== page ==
I am trying to understand the meaning of the effective sample size when we have weights for the sample. I have an intuitive understanding of why effective sample size can be less than the raw sample size when correlations exist in the data, but can somebody please explain why this is the case when the sample is weighted? Can weights be regarded as introducing some kind of correlation into the data? Thanks!

  • $\begingroup$ An illustration: if I have five samples, and weight one of them at zero, I effectively have four samples. $\endgroup$ – James Phillips Oct 16 '18 at 15:14
  • $\begingroup$ That's an extreme example. Also, when we weight a sample, we usually make sure that the sum of the targets for different exclusive cuts add up to 1. In your example, if we weight one respondent to 0, the other 4 should be weighted up by a factor of 1.25. $\endgroup$ – Payam Bagheri Oct 17 '18 at 18:02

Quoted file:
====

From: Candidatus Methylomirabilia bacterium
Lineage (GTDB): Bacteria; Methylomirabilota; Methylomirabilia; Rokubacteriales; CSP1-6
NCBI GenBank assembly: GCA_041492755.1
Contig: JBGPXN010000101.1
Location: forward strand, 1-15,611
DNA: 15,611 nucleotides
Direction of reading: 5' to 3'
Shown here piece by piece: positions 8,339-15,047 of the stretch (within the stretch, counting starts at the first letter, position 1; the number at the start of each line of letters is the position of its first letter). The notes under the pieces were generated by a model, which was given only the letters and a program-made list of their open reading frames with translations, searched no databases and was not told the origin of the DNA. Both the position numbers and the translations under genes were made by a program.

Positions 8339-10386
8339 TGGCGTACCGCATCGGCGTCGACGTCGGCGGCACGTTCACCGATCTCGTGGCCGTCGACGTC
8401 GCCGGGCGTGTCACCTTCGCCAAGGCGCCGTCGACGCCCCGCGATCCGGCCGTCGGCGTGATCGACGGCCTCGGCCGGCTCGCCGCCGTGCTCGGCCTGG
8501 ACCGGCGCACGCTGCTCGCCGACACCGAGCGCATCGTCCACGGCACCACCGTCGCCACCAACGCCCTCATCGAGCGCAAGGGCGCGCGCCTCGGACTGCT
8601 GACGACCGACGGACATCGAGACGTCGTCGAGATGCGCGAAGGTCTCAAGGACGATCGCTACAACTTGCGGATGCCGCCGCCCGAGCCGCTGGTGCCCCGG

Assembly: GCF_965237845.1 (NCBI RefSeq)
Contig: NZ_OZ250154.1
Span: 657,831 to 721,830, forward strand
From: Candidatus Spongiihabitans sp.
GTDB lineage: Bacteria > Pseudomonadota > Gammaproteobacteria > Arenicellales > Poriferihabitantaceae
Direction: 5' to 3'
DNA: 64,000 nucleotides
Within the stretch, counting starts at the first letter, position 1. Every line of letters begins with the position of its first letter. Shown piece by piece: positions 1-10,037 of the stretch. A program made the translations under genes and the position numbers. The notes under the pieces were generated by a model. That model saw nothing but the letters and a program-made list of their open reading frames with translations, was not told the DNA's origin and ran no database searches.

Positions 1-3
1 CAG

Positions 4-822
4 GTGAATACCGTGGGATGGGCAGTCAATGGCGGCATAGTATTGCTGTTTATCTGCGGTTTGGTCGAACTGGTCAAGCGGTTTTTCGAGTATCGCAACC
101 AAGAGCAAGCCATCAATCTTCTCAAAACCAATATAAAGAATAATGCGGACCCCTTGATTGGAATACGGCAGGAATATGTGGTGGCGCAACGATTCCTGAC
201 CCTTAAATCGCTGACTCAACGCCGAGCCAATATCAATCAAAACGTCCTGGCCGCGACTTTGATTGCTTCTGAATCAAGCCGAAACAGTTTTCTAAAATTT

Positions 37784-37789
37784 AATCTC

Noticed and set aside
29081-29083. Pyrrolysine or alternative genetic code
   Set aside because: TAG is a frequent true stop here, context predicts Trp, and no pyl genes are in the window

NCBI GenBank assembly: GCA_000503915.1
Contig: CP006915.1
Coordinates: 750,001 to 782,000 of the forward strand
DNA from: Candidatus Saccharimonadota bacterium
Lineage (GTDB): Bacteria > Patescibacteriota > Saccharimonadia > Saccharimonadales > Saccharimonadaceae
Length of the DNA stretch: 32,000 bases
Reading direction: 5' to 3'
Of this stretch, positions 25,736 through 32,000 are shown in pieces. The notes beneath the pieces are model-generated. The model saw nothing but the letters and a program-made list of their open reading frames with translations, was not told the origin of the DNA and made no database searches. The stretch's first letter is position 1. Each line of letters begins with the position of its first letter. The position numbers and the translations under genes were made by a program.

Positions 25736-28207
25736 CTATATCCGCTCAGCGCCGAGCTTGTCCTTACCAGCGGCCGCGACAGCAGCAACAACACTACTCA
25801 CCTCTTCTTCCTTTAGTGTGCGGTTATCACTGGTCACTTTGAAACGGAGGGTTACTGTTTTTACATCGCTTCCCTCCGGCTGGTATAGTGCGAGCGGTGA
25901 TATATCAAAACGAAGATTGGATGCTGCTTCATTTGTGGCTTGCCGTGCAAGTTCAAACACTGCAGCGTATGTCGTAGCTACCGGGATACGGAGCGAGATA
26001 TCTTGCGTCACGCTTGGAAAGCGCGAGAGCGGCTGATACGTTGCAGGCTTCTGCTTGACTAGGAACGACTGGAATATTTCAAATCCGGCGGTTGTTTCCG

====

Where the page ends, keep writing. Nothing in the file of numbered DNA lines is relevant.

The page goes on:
• $\begingroup$ Our weights might be for different purpose, as I use regression weights to represent the statistical uncertainty in a sample's value where the greater the uncertainty the smaller the weight. My example was meant to illustrate effective sample size and not as a discussion of statistical uncertainty in relation to weighted regression. $\endgroup$ – James Phillips Oct 17 '18 at 18:13

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